Reporter: Yes, it quickly became clear that, as you say, organisers had underestimated the interest there would be in Dr Mashal’s appearance. By late afternoon, extra marshals had to be brought in to help control the enormous crowd that had gathered. We’ve been told that with the exception of only a very few reserved seats for the most senior university dignitaries, for the rest, those who arrive first are seated first. In fact, the Great Hall here behind me is now full and the doors have already been closed, but if I get our cameraman to pan over the crowd here outside the hall, people who haven’t been able to get seats inside, you can see that there are still several hundreds of people here. And this is the reason for the delay in getting things started here tonight. As you can see over there, the organisers have had giant screens set up to relay Dr Mashal’s address from inside the hall to this large overflow crowd here outside.
News anchor: Extraordinary … Now, I’d like to consider for a moment, if you will, John, the young people you mentioned. How would you explain their interest in an independent candidate so early on in an election campaign? After all, Leila Mashal isn’t from a political dynasty, and as an independent she doesn’t have the backing or support of huge party machinery.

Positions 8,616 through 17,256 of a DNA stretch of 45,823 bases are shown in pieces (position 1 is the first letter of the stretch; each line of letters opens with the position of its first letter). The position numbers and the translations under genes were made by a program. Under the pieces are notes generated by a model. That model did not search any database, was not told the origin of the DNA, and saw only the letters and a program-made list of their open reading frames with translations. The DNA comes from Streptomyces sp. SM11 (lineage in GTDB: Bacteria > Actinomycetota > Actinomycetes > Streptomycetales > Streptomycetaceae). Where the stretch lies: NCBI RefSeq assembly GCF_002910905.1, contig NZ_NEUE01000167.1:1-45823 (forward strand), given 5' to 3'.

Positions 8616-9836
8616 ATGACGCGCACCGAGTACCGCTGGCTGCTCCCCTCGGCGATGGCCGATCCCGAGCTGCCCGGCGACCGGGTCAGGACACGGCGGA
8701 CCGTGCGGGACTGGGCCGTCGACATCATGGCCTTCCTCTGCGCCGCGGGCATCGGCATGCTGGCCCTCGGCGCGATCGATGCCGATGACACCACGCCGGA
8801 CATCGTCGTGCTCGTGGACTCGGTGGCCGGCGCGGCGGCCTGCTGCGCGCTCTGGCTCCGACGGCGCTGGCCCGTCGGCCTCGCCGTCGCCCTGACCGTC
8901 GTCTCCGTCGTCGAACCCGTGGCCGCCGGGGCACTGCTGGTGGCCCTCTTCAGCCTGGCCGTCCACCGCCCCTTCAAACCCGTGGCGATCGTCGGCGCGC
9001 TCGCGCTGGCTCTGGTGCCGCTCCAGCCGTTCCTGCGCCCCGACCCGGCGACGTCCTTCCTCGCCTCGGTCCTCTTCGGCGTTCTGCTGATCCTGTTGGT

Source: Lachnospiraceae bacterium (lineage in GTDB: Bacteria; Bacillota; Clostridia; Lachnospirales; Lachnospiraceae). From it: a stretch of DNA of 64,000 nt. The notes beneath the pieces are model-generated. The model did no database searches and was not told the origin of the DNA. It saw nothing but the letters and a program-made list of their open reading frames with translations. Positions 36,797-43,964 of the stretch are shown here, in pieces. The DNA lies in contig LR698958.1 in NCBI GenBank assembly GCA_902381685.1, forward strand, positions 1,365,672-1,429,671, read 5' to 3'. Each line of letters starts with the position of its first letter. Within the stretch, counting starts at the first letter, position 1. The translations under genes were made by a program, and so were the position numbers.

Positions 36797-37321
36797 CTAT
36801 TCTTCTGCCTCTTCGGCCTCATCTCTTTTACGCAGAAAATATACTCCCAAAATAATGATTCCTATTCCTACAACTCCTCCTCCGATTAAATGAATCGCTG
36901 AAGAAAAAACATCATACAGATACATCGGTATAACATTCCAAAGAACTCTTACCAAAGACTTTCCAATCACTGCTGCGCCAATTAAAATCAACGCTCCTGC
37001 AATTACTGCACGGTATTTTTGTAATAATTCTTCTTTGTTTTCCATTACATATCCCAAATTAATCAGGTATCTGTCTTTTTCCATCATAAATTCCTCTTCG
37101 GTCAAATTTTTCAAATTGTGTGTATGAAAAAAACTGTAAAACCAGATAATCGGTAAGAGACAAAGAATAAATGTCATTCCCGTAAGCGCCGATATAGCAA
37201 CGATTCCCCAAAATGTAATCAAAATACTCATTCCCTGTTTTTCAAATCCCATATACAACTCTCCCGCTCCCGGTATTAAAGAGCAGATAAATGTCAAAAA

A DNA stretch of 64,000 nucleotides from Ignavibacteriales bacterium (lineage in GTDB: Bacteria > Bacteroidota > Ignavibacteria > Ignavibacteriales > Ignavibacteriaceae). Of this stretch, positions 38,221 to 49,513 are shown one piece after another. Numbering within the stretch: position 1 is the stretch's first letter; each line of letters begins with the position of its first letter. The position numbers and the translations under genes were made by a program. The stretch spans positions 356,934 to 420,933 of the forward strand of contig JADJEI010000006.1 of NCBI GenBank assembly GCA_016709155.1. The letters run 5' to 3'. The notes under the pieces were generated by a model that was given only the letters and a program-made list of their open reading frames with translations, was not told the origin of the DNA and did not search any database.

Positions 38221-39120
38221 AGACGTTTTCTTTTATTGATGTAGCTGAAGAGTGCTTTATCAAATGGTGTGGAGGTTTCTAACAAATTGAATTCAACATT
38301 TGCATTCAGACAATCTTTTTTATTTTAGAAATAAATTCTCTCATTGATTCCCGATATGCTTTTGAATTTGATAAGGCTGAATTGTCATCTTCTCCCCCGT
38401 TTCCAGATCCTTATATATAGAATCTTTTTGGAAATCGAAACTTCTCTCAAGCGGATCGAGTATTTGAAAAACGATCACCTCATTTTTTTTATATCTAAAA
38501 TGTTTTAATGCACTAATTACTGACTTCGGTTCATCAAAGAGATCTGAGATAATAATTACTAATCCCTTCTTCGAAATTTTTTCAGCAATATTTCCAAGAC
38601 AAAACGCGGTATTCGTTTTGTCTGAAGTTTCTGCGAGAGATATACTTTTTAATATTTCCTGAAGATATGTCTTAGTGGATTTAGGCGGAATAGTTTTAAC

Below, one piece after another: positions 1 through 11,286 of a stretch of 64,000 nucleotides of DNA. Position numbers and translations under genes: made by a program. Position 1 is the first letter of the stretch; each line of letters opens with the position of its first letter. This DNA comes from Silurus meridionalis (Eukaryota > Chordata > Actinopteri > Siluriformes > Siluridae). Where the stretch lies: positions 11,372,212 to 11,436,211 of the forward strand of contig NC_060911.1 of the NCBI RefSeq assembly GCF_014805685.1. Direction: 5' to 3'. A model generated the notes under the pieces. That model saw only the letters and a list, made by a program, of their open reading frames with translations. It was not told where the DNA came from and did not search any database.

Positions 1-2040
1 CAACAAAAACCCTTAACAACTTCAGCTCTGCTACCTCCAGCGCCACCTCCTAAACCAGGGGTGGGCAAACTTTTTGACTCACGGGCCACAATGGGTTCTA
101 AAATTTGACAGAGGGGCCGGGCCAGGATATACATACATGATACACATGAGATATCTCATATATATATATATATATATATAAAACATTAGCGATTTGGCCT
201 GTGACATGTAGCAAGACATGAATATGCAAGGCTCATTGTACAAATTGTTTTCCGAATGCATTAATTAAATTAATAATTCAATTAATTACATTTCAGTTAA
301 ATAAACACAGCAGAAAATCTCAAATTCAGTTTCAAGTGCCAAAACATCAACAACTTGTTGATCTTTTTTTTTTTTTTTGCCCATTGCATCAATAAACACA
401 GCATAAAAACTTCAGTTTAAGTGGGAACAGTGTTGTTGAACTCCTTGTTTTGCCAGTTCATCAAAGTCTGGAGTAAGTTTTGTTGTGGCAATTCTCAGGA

Reporter: Absolutely. Regarding the younger demographic here tonight, two things. The first: online social networking. You’ll remember that Leila Mashal first announced her intention to stand for election on several social networking sites, which we’ve been told were set up specifically for campaigning reasons. But, as you also know, while Leila Mashal comes from outside the political establishment, she is not an entirely unknown entity either. She is, of course, also the wife of captured photojournalist Tariq Hassan, whose abduction from a hotel right here in Johannesburg seven months ago made headlines around the world. Up until the abduction, as you’ve said, she had lived the relatively quiet life of a doctor, working at the Charlotte Maxeke Johannesburg Academic Hospital just up the road from here. And that’s where the story turned, and here our viewers will remember the dramatic footage of the abduction filmed on cellphones by people at the scene, footage that of course went viral and has been circulating on the Internet ever since. So the launch of the Mashal campaign here tonight isn’t taking place in a vacuum. On the contrary, the backstory here is enormous. It’s not just the highprofile and very public abduction and all the media which that generated, there’s also, of course, the ongoing campaign to find Tariq Hassan, and the tens of thousands of young Internet-savvy activists and supporters who have really provided so much of the momentum to this story. You spoke about party machinery earlier. I can tell you, ‘party machinery’ is perhaps beginning to look somewhat outdated set beside the technological expertise driving the Mashal campaign.